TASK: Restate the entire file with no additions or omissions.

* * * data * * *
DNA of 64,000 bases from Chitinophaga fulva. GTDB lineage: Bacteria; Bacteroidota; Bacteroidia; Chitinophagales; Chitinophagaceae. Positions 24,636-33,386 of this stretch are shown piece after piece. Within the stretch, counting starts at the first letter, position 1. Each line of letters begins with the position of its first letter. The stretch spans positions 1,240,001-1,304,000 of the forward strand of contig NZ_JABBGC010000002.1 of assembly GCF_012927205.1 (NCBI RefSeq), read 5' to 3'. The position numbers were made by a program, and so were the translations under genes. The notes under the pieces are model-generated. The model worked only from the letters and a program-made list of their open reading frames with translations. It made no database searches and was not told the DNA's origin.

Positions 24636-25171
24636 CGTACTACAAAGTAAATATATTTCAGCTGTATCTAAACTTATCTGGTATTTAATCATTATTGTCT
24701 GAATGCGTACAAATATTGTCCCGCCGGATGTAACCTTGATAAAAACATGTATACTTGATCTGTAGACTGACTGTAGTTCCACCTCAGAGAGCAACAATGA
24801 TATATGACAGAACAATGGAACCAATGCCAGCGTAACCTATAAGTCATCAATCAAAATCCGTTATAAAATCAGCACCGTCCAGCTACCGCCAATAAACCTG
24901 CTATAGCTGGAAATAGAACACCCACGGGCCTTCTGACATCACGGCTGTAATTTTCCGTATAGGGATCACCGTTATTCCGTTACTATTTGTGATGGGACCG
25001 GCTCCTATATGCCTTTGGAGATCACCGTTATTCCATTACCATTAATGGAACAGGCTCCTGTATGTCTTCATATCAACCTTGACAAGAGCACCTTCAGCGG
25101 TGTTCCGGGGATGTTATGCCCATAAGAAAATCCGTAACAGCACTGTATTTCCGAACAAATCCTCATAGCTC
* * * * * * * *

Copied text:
DNA of 64,000 bases from Chitinophaga fulva. GTDB lineage: Bacteria; Bacteroidota; Bacteroidia; Chitinophagales; Chitinophagaceae. Positions 24,636-33,386 of this stretch are shown piece after piece. Within the stretch, counting starts at the first letter, position 1. Each line of letters begins with the position of its first letter. The stretch spans positions 1,240,001-1,304,000 of the forward strand of contig NZ_JABBGC010000002.1 of assembly GCF_012927205.1 (NCBI RefSeq), read 5' to 3'. The position numbers were made by a program, and so were the translations under genes. The notes under the pieces are model-generated. The model worked only from the letters and a program-made list of their open reading frames with translations. It made no database searches and was not told the DNA's origin.

Positions 24636-25171
24636 CGTACTACAAAGTAAATATATTTCAGCTGTATCTAAACTTATCTGGTATTTAATCATTATTGTCT
24701 GAATGCGTACAAATATTGTCCCGCCGGATGTAACCTTGATAAAAACATGTATACTTGATCTGTAGACTGACTGTAGTTCCACCTCAGAGAGCAACAATGA
24801 TATATGACAGAACAATGGAACCAATGCCAGCGTAACCTATAAGTCATCAATCAAAATCCGTTATAAAATCAGCACCGTCCAGCTACCGCCAATAAACCTG
24901 CTATAGCTGGAAATAGAACACCCACGGGCCTTCTGACATCACGGCTGTAATTTTCCGTATAGGGATCACCGTTATTCCGTTACTATTTGTGATGGGACCG
25001 GCTCCTATATGCCTTTGGAGATCACCGTTATTCCATTACCATTAATGGAACAGGCTCCTGTATGTCTTCATATCAACCTTGACAAGAGCACCTTCAGCGG
25101 TGTTCCGGGGATGTTATGCCCATAAGAAAATCCGTAACAGCACTGTATTTCCGAACAAATCCTCATAGCTC